Moral Low Ground

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Bank of England Exec Andrew Haldane: Occupy Right about Inequality Causing ’08 Crash

Haldane: Occupy is right. (Photo: Bank of England)

A top official at the Bank of England has praised the Occupy Wall Street movement for its role in inciting a “reformation” in the financial services industry and for correctly attributing the 2008 global financial collapse to economic inequality.

The Telegraph reports that this unlikely alliance between the Occupy Movement and Andrew Haldane, executive director of financial stability at the Bank of England (BOE), is based on a common understanding of the underlying causes of the 2008 mega-recession.

“Occupy has been successful in its efforts to popularize the problems of the global financial system for one very simple reason– they are right,” Haldane said at a central London debate hosted by Occupy Economics, an offshoot of Occupy Wall Street.

Haldane, 45, said Occupy was right about the excessive greed, salaries and bonuses that have infected the financial services industry.

“I do not just mean right in a moral sense,” he said. “It is the analytical, every bit as much as the moral, ground that Occupy has taken. For the hard-headed facts suggest that, at the heart of the global financial crisis, were– and are– problems of deep and rising inequality.”

For example, in the United States, birthplace of Occupy Wall Street, inflation-adjusted after-tax income for the wealthiest 1 percent of households soared 275 percent in the years 1979-2007. For the poorest 20 percent of households, income rose a modest 18 percent over that same period. If wealth were viewed as a pie, the slice held by the top 1 percent more than doubled from 1979 to 2007 while the slice held by the poorest 20 percent actually shrunk.

While Haldane’s acceptance of Occupy philosophy is a welcome departure from the capitalist script, fraud– mortgage fraud, derivatives fraud and ratings fraud, for the most part unpunished by the US government– is much more responsible for the economic crisis than inequality. The (often criminal) actions of Wall Street executives, not the actual inequality that those actions exacerbated, are the cause of the crash.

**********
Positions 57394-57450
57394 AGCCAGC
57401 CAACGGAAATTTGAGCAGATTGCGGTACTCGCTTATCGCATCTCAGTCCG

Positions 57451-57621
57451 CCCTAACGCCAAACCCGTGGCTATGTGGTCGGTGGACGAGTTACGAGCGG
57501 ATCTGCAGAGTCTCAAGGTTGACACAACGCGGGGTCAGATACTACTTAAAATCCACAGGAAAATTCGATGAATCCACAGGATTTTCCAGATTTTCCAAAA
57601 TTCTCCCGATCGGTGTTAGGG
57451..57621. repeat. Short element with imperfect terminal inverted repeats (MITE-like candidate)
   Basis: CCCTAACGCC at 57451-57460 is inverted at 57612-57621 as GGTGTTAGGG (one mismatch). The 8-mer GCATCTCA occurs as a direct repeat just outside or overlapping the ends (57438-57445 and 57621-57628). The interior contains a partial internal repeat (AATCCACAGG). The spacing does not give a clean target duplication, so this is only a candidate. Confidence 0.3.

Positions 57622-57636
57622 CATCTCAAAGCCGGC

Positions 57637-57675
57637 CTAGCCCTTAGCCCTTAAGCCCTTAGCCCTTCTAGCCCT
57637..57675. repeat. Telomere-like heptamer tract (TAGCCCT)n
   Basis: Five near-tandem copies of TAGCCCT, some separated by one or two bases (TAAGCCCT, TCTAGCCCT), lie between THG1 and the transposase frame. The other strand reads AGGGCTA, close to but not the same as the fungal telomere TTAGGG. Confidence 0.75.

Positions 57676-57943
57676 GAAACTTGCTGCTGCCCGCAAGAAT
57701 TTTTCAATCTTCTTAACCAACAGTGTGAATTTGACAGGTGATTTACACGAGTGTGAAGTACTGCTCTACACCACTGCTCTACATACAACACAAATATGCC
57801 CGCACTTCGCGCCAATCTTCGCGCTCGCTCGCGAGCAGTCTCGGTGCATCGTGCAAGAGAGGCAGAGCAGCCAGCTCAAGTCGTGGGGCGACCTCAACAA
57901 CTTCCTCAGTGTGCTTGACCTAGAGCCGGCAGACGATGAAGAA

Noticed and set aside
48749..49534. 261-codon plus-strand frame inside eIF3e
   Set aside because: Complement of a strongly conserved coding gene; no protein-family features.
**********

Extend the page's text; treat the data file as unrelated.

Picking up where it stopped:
Haldane also praised the Occupy movement for being a catalyst for change in the way the financial services industry is run.

“If I am right and a new leaf is being turned, then Occupy will have played a key role in in this fledgling financial reformation,” he said.

“You have helped win the debate.”

Haldane pointed to regulations limiting credit use, which will likely stymie efforts by the rich to accumulate massive property and financial wealth at the expense of the rest of British society, as one positive outcome of the movement’s demonstrations. BOE will enact the stricter credit rules once it takes over control of the lending industry from the Financial Services Authority next year; they will take effect in 2014.

Occupy London protesters staged large-scale demonstrations as part of the global Occupy Wall Street movement that began in New York City last October. Protesters occupied the grounds of St. Paul’s Cathedral, where they camped for three months before being forcefully evicted by riot police in February.

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